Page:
Science and the military converged under a cloak of secrecy at Los Alamos National Laboratory. As part of the Manhattan Project, Los Alamos — both its very existence and the work that went on there — was kept from Americans during World War II.
Many of the thousands of scientists on the project were not officially aware of what they were working on. Though they were not permitted to talk to anyone about their work, including each other, by 1945 some had figured out that they were in fact building an atomic bomb.
The grave truth behind modern forensics was discovered in 1920s New York.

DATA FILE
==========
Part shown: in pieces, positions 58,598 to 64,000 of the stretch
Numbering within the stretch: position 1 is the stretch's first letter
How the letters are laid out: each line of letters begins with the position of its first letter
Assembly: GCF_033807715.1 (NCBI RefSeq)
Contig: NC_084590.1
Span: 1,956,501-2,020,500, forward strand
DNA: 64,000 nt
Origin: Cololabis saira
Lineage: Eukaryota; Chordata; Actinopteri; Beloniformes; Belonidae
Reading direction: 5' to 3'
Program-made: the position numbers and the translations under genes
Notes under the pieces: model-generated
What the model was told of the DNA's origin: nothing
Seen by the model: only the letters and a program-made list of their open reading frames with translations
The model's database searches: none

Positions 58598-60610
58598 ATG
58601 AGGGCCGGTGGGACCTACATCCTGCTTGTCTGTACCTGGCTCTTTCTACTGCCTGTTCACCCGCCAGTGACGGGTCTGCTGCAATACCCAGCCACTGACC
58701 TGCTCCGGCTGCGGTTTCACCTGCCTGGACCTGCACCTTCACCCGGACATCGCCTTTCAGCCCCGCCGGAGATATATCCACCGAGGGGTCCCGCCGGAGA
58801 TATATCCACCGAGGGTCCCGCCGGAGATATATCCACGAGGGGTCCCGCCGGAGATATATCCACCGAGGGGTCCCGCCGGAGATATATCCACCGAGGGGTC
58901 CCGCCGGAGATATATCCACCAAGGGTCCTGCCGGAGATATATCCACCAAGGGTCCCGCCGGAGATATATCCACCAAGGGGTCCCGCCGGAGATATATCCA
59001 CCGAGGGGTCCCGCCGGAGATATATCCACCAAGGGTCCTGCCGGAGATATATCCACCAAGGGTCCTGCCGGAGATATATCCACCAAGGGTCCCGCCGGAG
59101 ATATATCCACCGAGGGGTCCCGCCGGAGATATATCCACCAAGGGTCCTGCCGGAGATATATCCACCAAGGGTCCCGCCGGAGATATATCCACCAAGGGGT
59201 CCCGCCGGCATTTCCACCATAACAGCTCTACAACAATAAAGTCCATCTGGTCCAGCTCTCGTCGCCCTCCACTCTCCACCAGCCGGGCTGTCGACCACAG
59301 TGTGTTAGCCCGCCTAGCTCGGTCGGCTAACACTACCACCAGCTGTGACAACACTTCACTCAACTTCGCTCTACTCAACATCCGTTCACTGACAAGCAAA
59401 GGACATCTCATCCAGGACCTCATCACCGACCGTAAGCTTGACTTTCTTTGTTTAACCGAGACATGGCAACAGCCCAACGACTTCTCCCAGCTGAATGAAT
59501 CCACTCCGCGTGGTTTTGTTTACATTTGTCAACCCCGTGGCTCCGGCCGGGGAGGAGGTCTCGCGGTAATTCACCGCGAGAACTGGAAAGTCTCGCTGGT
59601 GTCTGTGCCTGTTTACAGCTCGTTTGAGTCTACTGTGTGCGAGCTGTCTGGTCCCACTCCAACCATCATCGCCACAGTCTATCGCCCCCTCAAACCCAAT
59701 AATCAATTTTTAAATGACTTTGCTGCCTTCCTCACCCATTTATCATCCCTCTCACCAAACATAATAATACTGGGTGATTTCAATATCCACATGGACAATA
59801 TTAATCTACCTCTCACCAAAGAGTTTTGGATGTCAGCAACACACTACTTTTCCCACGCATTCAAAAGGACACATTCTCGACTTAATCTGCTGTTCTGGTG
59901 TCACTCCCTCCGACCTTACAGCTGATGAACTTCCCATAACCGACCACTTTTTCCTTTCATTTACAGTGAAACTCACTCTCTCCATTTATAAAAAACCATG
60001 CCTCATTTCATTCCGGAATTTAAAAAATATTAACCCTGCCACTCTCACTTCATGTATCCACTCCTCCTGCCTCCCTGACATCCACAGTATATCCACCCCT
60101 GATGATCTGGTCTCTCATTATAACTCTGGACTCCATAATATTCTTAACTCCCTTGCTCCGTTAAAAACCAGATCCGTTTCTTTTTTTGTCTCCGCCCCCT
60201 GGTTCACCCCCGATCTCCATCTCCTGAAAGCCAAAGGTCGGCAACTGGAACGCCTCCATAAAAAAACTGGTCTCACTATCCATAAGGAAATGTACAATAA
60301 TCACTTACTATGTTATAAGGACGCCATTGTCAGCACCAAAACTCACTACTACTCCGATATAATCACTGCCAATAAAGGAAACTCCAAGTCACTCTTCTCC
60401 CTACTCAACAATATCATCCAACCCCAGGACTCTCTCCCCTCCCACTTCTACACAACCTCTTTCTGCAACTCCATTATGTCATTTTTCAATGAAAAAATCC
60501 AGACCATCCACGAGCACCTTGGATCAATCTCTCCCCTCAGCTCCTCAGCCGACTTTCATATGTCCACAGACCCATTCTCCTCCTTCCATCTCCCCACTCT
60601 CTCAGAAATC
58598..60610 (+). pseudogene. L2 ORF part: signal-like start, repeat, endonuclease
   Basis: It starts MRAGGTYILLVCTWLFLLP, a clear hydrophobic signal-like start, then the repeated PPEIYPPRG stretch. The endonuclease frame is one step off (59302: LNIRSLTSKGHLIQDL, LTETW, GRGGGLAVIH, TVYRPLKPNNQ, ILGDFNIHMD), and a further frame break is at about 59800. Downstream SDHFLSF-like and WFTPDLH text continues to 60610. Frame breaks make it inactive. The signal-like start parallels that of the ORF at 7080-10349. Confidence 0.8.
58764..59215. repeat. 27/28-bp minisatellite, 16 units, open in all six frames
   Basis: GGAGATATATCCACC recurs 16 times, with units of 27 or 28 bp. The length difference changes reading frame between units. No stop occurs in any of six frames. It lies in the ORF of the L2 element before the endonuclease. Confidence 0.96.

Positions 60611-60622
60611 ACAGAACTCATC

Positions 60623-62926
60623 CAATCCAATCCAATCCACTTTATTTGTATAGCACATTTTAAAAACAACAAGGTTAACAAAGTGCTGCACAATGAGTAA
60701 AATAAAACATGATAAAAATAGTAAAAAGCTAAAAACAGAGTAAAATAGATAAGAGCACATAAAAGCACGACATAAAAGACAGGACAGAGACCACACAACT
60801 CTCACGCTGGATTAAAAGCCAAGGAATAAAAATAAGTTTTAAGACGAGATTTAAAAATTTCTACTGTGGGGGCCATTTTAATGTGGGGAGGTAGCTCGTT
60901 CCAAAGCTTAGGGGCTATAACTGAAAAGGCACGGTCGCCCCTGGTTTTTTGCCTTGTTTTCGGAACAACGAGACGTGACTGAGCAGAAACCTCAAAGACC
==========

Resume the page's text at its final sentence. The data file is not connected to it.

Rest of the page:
Silent film actress Mary Pickford played a pivotal role in bringing Hollywood into the center of the motion picture industry.
"The Wizard of Menlo Park," Inventor Thomas Edison, built the first practical light bulb and revolutionized the world.
Brothers Wilbur and Orville Wright built a flying machine that made its first flight in Kitty Hawk, North Carolina in 1903.
Postwar New York City and the global economic order told through the story of the World Trade Center.
In 1934, American polar explorer Richard Byrd became the first to experience winter in Antarctica's interior.
Franklin Roosevelt restored hope after the Great Depression and led the nation during World War II. Part of the award-winning Presidents collection.
Creating Miami Beach from a narrow spit of Florida swampland, Carl Fisher made a fortune until a devastating hurricane and the stock market crash of 1929 wiped him out.